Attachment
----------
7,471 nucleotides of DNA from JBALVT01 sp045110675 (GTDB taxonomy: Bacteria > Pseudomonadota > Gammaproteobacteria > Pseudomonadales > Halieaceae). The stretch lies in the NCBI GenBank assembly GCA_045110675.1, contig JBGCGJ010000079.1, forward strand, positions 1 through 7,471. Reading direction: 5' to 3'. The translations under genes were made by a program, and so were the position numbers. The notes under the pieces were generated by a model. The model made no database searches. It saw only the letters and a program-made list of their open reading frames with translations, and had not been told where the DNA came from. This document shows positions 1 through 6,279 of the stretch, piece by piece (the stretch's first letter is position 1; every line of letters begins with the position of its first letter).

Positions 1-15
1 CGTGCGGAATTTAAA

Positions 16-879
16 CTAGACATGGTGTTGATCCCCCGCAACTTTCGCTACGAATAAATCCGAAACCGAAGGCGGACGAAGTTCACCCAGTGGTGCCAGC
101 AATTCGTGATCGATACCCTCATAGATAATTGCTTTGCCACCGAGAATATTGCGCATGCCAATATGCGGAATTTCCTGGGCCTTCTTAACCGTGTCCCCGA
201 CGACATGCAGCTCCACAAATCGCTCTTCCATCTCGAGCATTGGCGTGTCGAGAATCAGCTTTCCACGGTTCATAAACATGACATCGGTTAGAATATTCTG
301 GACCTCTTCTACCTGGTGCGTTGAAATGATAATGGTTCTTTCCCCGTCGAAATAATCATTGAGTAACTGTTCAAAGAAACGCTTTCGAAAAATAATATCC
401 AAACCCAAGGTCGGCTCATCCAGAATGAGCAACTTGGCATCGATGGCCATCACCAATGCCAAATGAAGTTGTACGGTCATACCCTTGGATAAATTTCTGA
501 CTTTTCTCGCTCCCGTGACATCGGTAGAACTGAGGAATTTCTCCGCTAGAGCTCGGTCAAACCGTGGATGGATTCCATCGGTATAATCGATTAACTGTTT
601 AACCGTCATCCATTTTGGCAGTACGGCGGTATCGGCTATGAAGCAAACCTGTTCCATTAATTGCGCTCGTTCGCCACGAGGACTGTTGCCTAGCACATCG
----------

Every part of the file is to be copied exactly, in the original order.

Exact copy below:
7,471 nucleotides of DNA from JBALVT01 sp045110675 (GTDB taxonomy: Bacteria > Pseudomonadota > Gammaproteobacteria > Pseudomonadales > Halieaceae). The stretch lies in the NCBI GenBank assembly GCA_045110675.1, contig JBGCGJ010000079.1, forward strand, positions 1 through 7,471. Reading direction: 5' to 3'. The translations under genes were made by a program, and so were the position numbers. The notes under the pieces were generated by a model. The model made no database searches. It saw only the letters and a program-made list of their open reading frames with translations, and had not been told where the DNA came from. This document shows positions 1 through 6,279 of the stretch, piece by piece (the stretch's first letter is position 1; every line of letters begins with the position of its first letter).

Positions 1-15
1 CGTGCGGAATTTAAA

Positions 16-879
16 CTAGACATGGTGTTGATCCCCCGCAACTTTCGCTACGAATAAATCCGAAACCGAAGGCGGACGAAGTTCACCCAGTGGTGCCAGC
101 AATTCGTGATCGATACCCTCATAGATAATTGCTTTGCCACCGAGAATATTGCGCATGCCAATATGCGGAATTTCCTGGGCCTTCTTAACCGTGTCCCCGA
201 CGACATGCAGCTCCACAAATCGCTCTTCCATCTCGAGCATTGGCGTGTCGAGAATCAGCTTTCCACGGTTCATAAACATGACATCGGTTAGAATATTCTG
301 GACCTCTTCTACCTGGTGCGTTGAAATGATAATGGTTCTTTCCCCGTCGAAATAATCATTGAGTAACTGTTCAAAGAAACGCTTTCGAAAAATAATATCC
401 AAACCCAAGGTCGGCTCATCCAGAATGAGCAACTTGGCATCGATGGCCATCACCAATGCCAAATGAAGTTGTACGGTCATACCCTTGGATAAATTTCTGA
501 CTTTTCTCGCTCCCGTGACATCGGTAGAACTGAGGAATTTCTCCGCTAGAGCTCGGTCAAACCGTGGATGGATTCCATCGGTATAATCGATTAACTGTTT
601 AACCGTCATCCATTTTGGCAGTACGGCGGTATCGGCTATGAAGCAAACCTGTTCCATTAATTGCGCTCGTTCGCCACGAGGACTGTTGCCTAGCACATCG